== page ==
“Facts are stubborn, but statistics are more pliable.” -Mark Twain
During the darkest days of the Second World War, Allied bombers were being shot down in alarming numbers. To address those losses, a study was commissioned to examine aircraft that had returned to base damaged by enemy fire. After studying where thousands of bullets had struck aircraft, a recommendation was made to armor areas that were being hit most frequently. This would give an aircraft the maximum protection without overburdening the airframe with unnecessary armor. The logic ran sound to the upper echelons of command, but they wanted a second opinion.
One might think top bomber pilots would have been consulted, but the military turned to statistician, Abraham Wald. In this world of numerical connections and probabilities, Wald was a rock star. Wald looked at the data sets provided to him and found the highest percentage of bullet holes were in aircraft fuselages and the lowest percentage fell on engines. The military wanted confirmation from Wald that the fuselages should be armored. Wald answered with a simple question: “Where are the missing bullets?”
No one understood what Wald was getting at and asked him to explain. Wald told them that they were examining airframes that returned to base and not ones that had been shot down. Therefore, a bomber could take hits on the fuselage and return home. The engines were where armor needed to be applied. The recommendation was put into effect, and bomber losses dropped significantly.
Great innovators fall in love with the problem they’re trying to solve before they fall in love with a solution. They objectively articulate their underlying assumptions and they test them relentlessly. They’re willing to fire their ideas if they are deemed implausible. Wald’s missing bullets illustrates that we must question our assumptions before seeking solutions and have the fortitude to speak up against flawed conventional wisdom.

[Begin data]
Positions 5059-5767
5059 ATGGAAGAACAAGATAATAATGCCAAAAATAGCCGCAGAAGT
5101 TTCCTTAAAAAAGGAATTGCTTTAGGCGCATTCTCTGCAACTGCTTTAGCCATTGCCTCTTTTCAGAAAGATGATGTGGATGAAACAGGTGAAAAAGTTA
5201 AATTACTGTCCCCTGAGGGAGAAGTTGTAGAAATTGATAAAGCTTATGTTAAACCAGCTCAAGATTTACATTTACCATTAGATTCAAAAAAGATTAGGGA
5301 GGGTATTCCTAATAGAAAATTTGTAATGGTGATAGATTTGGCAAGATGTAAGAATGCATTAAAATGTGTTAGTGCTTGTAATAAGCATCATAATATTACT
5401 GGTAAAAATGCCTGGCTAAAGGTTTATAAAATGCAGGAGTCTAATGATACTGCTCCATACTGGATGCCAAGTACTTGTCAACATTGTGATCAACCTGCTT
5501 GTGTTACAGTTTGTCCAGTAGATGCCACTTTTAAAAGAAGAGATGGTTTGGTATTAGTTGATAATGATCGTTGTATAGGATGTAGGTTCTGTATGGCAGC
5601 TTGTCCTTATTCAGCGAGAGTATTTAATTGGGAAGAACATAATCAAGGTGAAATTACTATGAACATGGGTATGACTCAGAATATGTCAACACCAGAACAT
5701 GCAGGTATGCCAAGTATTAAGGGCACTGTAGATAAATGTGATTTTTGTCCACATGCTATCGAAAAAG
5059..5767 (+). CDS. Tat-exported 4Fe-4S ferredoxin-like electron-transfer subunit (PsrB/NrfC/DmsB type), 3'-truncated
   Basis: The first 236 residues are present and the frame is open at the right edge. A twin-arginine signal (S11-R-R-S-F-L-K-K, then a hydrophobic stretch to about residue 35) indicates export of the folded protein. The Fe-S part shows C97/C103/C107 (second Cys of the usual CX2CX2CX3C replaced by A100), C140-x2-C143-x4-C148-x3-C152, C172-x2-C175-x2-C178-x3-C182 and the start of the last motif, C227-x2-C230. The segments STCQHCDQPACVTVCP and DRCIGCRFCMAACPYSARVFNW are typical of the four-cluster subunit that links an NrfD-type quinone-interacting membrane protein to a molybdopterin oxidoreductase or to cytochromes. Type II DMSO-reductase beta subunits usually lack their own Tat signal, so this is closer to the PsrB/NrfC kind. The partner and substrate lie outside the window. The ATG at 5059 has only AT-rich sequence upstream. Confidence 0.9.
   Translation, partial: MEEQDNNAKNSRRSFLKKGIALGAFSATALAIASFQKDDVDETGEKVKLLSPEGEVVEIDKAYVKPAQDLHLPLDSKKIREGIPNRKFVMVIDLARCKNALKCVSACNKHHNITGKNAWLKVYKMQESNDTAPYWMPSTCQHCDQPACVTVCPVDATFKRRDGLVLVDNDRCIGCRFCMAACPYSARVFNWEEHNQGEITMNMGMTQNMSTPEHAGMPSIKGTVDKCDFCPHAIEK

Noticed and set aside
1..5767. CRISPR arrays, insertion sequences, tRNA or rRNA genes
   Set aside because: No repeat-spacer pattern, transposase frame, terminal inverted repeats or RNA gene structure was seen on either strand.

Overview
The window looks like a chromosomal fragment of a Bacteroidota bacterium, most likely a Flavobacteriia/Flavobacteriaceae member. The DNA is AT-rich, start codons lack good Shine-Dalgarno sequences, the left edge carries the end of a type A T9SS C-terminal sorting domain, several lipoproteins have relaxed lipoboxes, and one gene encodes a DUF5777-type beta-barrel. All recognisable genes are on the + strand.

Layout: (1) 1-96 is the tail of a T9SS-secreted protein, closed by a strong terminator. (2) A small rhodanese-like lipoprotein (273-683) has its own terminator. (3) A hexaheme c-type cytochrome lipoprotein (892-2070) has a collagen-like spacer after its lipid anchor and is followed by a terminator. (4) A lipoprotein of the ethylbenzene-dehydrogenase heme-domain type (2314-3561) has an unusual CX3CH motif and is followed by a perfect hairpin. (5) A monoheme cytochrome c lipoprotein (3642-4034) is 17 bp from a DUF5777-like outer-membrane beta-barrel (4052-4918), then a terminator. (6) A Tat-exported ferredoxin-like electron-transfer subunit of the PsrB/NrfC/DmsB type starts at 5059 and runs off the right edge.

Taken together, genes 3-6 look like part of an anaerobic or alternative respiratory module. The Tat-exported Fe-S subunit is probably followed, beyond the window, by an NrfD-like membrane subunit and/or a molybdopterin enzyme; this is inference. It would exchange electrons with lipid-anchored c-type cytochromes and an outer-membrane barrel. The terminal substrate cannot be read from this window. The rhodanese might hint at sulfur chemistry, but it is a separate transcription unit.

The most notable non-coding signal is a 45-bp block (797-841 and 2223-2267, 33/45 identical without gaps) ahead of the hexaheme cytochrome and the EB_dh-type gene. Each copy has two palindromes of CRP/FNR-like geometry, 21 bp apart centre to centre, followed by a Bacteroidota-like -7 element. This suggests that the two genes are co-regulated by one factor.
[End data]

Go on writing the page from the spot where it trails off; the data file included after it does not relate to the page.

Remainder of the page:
Numbers Fib, Statistics Lie!: Accelerators
- List the potential areas of flawed conventional wisdom that you have in your business, work area, or project.
- What numbers or underlying assumptions in your business do you need to re-examine?
- What are the key metrics in your business that you need to be looking at on a regular basis to ensure your business is operating effectively and efficiently?
READ MORE: The Innovator’s Field Guide: Your True Calling Comes from the Inside
Dr. Jeff D. Standridge is the best-selling author of “The Innovator’s Field Guide” and “The Top Performer’s Field Guide.” He serves as Managing Director for the Conductor and Innovation Junkie, and teaches in the College of Business at the University of Central Arkansas. Jeff helps organizations and their leaders generate sustained results in the areas of innovation, strategy, profit growth, organizational effectiveness and leadership. Learn more at InnovationJunkie.com.